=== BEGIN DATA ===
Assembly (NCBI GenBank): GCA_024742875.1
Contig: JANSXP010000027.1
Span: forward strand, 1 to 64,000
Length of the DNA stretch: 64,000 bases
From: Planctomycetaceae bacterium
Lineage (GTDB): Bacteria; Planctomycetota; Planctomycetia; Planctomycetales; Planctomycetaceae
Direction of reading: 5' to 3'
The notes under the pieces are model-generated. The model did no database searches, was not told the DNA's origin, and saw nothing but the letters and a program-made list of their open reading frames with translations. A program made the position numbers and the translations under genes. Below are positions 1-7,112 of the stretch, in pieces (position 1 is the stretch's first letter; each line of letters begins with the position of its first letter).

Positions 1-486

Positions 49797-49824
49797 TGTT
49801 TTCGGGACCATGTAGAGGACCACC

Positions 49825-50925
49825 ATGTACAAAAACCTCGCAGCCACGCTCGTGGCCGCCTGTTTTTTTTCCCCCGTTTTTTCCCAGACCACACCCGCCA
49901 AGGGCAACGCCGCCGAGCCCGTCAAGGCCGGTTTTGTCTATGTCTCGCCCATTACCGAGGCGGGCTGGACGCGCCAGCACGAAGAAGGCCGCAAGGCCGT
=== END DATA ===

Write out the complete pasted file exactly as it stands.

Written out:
Assembly (NCBI GenBank): GCA_024742875.1
Contig: JANSXP010000027.1
Span: forward strand, 1 to 64,000
Length of the DNA stretch: 64,000 bases
From: Planctomycetaceae bacterium
Lineage (GTDB): Bacteria; Planctomycetota; Planctomycetia; Planctomycetales; Planctomycetaceae
Direction of reading: 5' to 3'
The notes under the pieces are model-generated. The model did no database searches, was not told the DNA's origin, and saw nothing but the letters and a program-made list of their open reading frames with translations. A program made the position numbers and the translations under genes. Below are positions 1-7,112 of the stretch, in pieces (position 1 is the stretch's first letter; each line of letters begins with the position of its first letter).

Positions 1-486

Positions 49797-49824
49797 TGTT
49801 TTCGGGACCATGTAGAGGACCACC

Positions 49825-50925
49825 ATGTACAAAAACCTCGCAGCCACGCTCGTGGCCGCCTGTTTTTTTTCCCCCGTTTTTTCCCAGACCACACCCGCCA
49901 AGGGCAACGCCGCCGAGCCCGTCAAGGCCGGTTTTGTCTATGTCTCGCCCATTACCGAGGCGGGCTGGACGCGCCAGCACGAAGAAGGCCGCAAGGCCGT